Flipping up the collar of her tan, belted trench coat, Isabelle Lopez couldn’t deny that her latest task was a just a teensy bit thrilling. She looked down at the street below and took another surreptitious photograph of the buildings on the next block. She was like a spy gathering classified intel. Or a private eye getting the dirt on a no-good cheating husband. She was Carmen Miranda and Sherlock Holmes all rolled into one pint-sized package.
A city bus rumbled past, and Izzy’s own face smiled up at her from the glossy advertisement plastered on the bus’s side. A stark reminder that this spy was in actuality . . . a real estate agent, scoping out property for a client who prized secrecy over efficiency.
Mission accomplished, she retraced her steps to the rear entrance of the abandoned apartment complex and flipped the dead bolt open. She felt a bit guilty that she’d be leaving the building unlocked. Just because her little stint of B&E had only been to snap some elevated shots of the nearby properties, that didn’t mean the next person to come along would act so innocently. She should leave the same way she’d entered, through an unlatched window she’d managed to haul her butt through. But she already had one bruised knee from that window. She didn’t need another. Besides, the building was deserted. Nothing in it to steal. And in Crook County, Michigan, the crime rate was so low it could be underwater.
Just then, a low wail met her ears, the ghostly sound echoing down the hall. She paused, one foot out the door, the hair on the back of her neck rising. The sound came again, low and plaintive, and creepy as hell. Her legs bustled her out the door and halfway through the parking lot before her brain registered the second noise she’d heard. A faint yip.
Heart thudding, she turned back to the apartment building. No crazed maniac chased after her. No phantasm floated across the lobby. But the building definitely wasn’t vacant.
She shifted on her two-inch pumps. She wasn’t supposed to be here. Not only had she broken into a building, but no one could know that she was assessing the neighboring properties for sale. It had been tough enough getting to this position: one of the top two sellers for her firm, finally having enough money to take her daughter out to eat once in a while, to pay for Ana’s soccer camp. An arrest wouldn’t get her any new clients.
As a single mother, she’d thought real estate would be the perfect career—flexible hours, high commissions, and a job that didn’t require a college degree. Easy. She’d been wrong. It wasn’t easy. But it was finally starting to pay off. And she didn’t need to blow it by getting caught poking around where she didn’t belong.
“Dammit,” she swore under her breath. Shoulders slumped, she trudged back into the building. Everything was silent.
“Hey, doggy,” she singsonged. “Where’re you hiding?”
She searched through the first floor, checking apartments and whistling. Maybe she’d imagined the noises. How would a stray have found its way inside the building, after all? She’d almost convinced herself it had been her imagination when the mournful howl sounded again.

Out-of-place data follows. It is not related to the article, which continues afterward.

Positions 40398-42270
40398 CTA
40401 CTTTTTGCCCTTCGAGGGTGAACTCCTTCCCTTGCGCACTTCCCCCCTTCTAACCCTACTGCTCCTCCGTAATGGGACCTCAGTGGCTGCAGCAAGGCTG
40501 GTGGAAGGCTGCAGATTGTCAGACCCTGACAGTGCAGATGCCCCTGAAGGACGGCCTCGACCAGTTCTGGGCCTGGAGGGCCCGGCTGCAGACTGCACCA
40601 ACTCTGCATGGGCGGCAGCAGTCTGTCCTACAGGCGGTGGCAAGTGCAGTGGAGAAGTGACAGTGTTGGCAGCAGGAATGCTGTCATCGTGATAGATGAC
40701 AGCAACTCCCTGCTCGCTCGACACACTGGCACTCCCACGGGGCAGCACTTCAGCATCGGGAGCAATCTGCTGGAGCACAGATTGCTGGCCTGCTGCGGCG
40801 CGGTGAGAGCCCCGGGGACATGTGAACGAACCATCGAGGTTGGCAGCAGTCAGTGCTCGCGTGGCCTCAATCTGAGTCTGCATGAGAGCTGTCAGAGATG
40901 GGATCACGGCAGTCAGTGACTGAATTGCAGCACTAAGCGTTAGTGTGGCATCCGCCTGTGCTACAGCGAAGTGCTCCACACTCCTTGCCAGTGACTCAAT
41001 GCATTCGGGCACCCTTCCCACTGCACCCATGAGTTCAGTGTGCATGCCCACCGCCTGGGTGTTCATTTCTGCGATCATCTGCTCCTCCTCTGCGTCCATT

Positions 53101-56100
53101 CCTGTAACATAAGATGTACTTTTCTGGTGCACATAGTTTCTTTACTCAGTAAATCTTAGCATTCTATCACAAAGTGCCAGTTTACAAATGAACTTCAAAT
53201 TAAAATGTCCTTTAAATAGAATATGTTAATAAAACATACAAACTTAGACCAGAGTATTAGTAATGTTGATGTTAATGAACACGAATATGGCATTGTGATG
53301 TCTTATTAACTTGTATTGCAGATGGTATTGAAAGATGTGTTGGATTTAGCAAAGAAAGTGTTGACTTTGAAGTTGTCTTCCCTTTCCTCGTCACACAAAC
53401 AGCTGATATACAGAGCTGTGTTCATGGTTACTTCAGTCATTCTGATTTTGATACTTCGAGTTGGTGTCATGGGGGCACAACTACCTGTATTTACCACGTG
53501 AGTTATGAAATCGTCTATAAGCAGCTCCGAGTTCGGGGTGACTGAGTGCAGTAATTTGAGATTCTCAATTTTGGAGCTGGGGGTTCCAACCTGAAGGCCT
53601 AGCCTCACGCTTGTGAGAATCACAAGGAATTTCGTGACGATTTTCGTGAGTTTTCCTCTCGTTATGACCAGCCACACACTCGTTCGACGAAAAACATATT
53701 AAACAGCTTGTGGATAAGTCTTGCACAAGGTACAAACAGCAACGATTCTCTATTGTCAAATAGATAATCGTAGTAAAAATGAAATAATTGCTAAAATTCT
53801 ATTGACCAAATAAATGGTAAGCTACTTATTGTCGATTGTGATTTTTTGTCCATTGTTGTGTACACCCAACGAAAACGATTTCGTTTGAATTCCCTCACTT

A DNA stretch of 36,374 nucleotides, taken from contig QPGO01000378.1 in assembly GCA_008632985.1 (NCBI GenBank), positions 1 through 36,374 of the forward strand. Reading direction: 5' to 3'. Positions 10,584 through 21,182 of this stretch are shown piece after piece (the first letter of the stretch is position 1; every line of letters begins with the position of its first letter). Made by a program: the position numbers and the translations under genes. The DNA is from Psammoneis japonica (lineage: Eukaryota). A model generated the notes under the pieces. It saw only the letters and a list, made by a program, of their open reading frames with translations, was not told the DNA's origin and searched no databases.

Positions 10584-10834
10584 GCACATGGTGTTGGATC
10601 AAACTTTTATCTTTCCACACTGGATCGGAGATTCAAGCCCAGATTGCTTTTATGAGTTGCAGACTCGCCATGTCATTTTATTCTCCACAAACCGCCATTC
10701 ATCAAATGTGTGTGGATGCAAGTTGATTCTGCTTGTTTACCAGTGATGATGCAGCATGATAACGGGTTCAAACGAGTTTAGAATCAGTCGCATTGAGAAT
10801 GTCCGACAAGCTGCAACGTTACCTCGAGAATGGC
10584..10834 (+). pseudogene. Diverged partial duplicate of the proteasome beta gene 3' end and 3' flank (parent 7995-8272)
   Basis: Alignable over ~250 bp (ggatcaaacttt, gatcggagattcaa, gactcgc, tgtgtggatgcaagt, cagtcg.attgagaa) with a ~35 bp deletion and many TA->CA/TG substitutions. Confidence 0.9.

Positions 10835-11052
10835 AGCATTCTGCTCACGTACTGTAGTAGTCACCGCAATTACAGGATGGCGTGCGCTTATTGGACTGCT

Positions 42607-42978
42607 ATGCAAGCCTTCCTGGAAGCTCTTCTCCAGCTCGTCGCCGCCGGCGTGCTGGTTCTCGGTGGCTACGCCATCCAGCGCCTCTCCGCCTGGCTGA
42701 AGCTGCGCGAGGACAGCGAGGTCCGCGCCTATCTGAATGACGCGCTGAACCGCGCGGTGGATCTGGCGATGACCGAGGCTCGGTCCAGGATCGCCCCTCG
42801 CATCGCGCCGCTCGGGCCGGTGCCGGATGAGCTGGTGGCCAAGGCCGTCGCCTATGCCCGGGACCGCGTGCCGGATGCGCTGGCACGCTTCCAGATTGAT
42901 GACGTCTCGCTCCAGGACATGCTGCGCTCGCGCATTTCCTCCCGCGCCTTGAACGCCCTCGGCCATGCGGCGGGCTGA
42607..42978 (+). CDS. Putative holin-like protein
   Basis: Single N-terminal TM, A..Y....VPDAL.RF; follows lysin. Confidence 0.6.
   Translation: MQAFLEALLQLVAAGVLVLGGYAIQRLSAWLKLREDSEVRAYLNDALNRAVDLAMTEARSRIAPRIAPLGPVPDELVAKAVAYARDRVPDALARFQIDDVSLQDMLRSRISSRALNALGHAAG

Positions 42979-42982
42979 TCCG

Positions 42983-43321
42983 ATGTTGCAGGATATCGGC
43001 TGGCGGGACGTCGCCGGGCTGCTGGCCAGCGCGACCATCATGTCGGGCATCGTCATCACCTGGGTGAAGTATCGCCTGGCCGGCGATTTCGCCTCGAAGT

Izzy knocked on the door to the apartment the sound had come from, then rolled her eyes. No one lived here. She stepped into the entry and paused. Could someone be living here? A vagrant who’d broken in as she had and liked to keep an attack dog at the ready? Cautiously, she tiptoed inside. The stench of ammonia and ripe dog assaulted her nostrils. Peering around the hallway wall into the living room, she saw nothing.
She stole to the bedroom and pushed open the door. Huddled in the far corner, a large dog struggled to her feet, positioning herself between Izzy and the litter of puppies that slept on the floor. She growled.
“Easy, girl.” Izzy blinked, her eyes burning. From the stench of urine, she told herself. She wasn’t an animal person, never had been. Certainly wouldn’t be caught crying over one.
But the poor thing was nothing but skin and bones. And some bastard had left her and her babies here to die. Without taking her gaze from the mama dog, she dug in her boho bag, finding a plastic baggie. She pulled out the stash of goldfish crackers she never left home without and poured out a handful. She edged a few steps closer and placed the pile on the carpet. Slowly, she backed away.
Wary, the dog stepped forward and sniffed at the snack. Her pink tongue rolled out, and she licked up a single fish. Obviously satisfied it was edible, she gobbled the rest of the pile in two bites and looked up at Izzy expectantly.
Izzy knelt and poured more crackers onto the floor in front of her. The dog, a bit smaller than the golden retriever that lived next door to her but still too big for Izzy’s comfort, lurched forward and eagerly chomped down. Her thin frame shook, and her hair was matted and clumped with something Izzy didn’t want to identify.
She pulled a bottle of water from her bag and poured some into her cupped hand. The dog got a couple of good slurps in before the water seeped through Izzy’s fingers. She poured another handful. Her mind raced. She couldn’t call the police. Going to jail wasn’t on her list of things to do today. She couldn’t leave the poor things here. But there was a private animal shelter just a block and a half away. If she left the animals on its doorstep, the shelter people would have to take care of them.